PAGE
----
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Researchers enable solar cells to use more sunlight

Date:
February 25, 2015
Source:
Université du Luxembourg
Summary:
Scientists report progress in photovoltaic research: they have improved a component that will enable solar cells to use more energy of the sun and thus create a higher current.
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Scientists of the University of Luxembourg and of the Japanese electronics company TDK report progress in photovoltaic research: they have improved a component that will enable solar cells to use more energy of the sun and thus create a higher current.

The improvement concerns a conductive oxide film which now has more transparency in the infrared region. Similar attempts had been made before, but this is the first time that these films were prepared by a one-step process and, at the same time, stable in air.

"The films made at the University of Luxembourg have been exposed to air for one and half years and are still as conductive as when they were fresh prepared," says Prof. Susanne Siebentritt, head of the laboratory for photovoltaics at the University of Luxembourg. "It is a fantastic result, not only for solar cells, but also for a range of other technologies," she adds. Collaborators of this study were Dr. Matěj Hála, research associate in the laboratory for photovoltaics and Shohei Fujii and Yukari Inoue, visiting scientists from TDK.

Transparent conductive oxides are used in any device combining electronics and light, like LEDs, solar cells, photodetectors or even touch screens. They have the particularity to combine the properties of metals, which are the best electrical conductors known, with those of oxides, which usually are transparent but not conductive, as for example glass. In solar cells the film has to be conductive because it constitutes the upper electrode. At the same time it has to be transparent in order for sunlight to reach the layer underneath, where the current is formed.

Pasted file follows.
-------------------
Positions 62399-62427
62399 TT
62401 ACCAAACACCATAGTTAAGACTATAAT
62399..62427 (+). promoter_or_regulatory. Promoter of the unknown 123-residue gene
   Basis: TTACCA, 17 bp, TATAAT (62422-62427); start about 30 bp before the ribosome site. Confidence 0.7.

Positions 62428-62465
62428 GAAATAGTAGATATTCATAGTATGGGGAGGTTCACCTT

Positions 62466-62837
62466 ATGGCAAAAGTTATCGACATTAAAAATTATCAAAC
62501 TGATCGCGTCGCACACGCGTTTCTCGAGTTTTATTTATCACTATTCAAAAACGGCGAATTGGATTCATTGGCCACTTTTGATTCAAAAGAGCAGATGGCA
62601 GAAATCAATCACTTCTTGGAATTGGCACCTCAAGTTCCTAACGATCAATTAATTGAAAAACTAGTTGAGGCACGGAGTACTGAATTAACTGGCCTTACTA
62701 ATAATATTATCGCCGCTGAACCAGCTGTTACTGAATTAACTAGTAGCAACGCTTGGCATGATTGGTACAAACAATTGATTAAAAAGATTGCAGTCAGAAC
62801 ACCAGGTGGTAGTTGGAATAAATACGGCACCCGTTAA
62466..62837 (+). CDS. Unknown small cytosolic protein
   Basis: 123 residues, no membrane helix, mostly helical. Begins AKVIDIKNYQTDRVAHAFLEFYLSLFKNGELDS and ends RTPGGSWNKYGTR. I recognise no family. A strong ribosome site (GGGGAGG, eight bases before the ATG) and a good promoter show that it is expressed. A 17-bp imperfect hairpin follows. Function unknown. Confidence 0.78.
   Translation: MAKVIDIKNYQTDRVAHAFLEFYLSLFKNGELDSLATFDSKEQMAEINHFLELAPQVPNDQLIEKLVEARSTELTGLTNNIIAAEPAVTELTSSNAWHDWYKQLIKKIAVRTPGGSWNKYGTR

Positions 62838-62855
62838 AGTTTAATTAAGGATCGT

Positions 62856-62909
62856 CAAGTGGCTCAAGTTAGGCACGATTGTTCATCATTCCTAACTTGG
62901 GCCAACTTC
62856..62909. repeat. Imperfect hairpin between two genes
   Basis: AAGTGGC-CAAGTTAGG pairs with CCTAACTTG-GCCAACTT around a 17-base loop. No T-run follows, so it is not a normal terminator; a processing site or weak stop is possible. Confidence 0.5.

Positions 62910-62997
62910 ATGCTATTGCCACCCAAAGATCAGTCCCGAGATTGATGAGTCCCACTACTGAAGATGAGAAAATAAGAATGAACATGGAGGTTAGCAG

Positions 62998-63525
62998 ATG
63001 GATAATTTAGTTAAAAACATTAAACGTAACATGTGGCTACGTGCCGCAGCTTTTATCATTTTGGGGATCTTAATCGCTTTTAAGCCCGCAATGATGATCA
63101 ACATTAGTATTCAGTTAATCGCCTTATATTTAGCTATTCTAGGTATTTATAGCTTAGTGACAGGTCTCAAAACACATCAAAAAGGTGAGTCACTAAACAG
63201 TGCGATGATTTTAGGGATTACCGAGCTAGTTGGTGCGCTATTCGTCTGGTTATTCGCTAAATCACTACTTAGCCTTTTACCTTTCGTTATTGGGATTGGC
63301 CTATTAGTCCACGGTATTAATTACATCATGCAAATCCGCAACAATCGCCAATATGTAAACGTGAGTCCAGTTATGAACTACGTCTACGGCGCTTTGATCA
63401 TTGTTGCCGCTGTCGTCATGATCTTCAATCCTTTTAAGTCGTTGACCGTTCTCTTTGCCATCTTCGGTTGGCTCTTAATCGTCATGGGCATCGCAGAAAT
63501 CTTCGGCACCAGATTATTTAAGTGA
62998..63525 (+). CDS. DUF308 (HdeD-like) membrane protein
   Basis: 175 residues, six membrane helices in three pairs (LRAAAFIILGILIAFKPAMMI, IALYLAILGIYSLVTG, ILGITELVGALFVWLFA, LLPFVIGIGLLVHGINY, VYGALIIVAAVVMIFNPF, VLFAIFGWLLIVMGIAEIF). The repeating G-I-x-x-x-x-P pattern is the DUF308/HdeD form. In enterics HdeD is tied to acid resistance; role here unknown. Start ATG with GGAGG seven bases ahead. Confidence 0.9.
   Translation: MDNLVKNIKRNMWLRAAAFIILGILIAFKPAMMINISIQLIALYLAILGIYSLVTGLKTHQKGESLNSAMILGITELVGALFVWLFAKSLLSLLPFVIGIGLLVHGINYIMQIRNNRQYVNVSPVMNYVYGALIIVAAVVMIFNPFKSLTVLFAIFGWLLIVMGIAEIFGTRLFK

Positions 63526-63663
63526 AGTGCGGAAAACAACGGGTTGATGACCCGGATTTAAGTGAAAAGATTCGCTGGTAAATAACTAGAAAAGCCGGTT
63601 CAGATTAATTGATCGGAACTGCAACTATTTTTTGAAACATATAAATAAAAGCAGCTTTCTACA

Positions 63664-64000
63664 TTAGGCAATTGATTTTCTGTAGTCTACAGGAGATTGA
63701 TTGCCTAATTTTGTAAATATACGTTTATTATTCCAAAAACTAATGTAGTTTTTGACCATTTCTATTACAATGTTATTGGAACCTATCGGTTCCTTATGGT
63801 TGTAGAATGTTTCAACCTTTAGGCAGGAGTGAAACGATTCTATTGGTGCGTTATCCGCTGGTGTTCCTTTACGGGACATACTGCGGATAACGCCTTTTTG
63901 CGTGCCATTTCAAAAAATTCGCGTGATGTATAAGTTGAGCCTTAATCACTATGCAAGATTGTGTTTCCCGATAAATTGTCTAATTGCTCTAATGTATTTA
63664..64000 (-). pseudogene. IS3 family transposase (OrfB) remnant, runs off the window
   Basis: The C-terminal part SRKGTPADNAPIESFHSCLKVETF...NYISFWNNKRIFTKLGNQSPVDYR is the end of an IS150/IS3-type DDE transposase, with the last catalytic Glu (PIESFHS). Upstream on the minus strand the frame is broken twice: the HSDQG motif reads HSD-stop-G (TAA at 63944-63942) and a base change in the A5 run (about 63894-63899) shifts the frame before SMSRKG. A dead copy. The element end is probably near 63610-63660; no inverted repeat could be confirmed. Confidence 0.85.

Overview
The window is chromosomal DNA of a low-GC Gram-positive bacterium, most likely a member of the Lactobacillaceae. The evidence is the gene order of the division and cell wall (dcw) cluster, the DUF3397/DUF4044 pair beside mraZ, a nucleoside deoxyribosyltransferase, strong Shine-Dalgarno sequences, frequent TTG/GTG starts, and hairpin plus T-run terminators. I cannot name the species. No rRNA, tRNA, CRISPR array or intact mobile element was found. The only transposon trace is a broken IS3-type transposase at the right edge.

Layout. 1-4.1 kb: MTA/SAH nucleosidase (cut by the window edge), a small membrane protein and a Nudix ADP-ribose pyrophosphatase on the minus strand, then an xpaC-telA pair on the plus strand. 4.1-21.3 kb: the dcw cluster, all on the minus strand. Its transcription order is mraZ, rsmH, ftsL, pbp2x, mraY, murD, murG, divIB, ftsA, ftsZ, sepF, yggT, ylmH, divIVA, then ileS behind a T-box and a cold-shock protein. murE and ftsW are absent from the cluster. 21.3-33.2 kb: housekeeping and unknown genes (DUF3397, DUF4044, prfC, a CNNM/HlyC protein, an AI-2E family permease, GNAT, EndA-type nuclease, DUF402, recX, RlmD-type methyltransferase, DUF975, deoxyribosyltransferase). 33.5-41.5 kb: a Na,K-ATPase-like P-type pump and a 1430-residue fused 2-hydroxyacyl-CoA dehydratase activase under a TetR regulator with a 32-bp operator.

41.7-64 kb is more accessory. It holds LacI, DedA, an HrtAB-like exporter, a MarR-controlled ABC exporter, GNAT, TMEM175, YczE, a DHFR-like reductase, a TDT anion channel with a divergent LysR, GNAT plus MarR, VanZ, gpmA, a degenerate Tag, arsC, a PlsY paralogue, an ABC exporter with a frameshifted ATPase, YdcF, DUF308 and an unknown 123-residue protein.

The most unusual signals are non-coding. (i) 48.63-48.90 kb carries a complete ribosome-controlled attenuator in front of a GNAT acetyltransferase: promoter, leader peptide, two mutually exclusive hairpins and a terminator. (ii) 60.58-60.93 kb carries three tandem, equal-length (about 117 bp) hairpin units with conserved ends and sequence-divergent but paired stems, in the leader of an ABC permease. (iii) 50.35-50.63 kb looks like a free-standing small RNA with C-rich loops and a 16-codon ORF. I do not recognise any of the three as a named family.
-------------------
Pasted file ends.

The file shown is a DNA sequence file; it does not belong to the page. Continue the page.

The oxides forming this film can be made conductive by deliberately adding impurities. Zinc oxide with aluminium added is a widely used example. In this case, the aluminium adds free electrons to the zinc oxide which are responsible for the conductivity. However, these free electrons also absorb infrared light. That means that less sun energy can pass through.

The team of the University of Luxembourg and TDK have modified the process used to make the film in order to make pure zinc oxide more conductive. "Our multidisciplinary team, benefitting from the exchange of knowledge across countries, had the idea to add an additional component -- another gas plasma -- in the so called sputter process. This makes the material conductive even without aluminium." explains Prof. Siebentritt.

This method enables to have less but faster moving free electrons. "With this result, the conductivity is similar to the one with aluminium, but it enables a much better transparency in the infrared region as less free electrons cause also less absorption. That makes solar cells more efficient," adds Dr. Matěj Hála. The findings are now published in the journal Progress in Photovoltaics.


Story Source:

Materials provided by Université du Luxembourg. Note: Content may be edited for style and length.


Journal Reference:

  1. Matěj Hála, Shohei Fujii, Alex Redinger, Yukari Inoue, Germain Rey, Maxime Thevenin, Valérie Deprédurand, Thomas Paul Weiss, Tobias Bertram, Susanne Siebentritt. Highly conductive ZnO films with high near infrared transparency. Progress in Photovoltaics: Research and Applications, 2015; DOI: 10.1002/pip.2601

Cite This Page:

Université du Luxembourg. "Researchers enable solar cells to use more sunlight." ScienceDaily. ScienceDaily, 25 February 2015. <www.sciencedaily.com/releases/2015/02/150225094130.htm>.
Université du Luxembourg. (2015, February 25). Researchers enable solar cells to use more sunlight. ScienceDaily. Retrieved May 23, 2017 from www.sciencedaily.com/releases/2015/02/150225094130.htm
Université du Luxembourg. "Researchers enable solar cells to use more sunlight." ScienceDaily. www.sciencedaily.com/releases/2015/02/150225094130.htm (accessed May 23, 2017).

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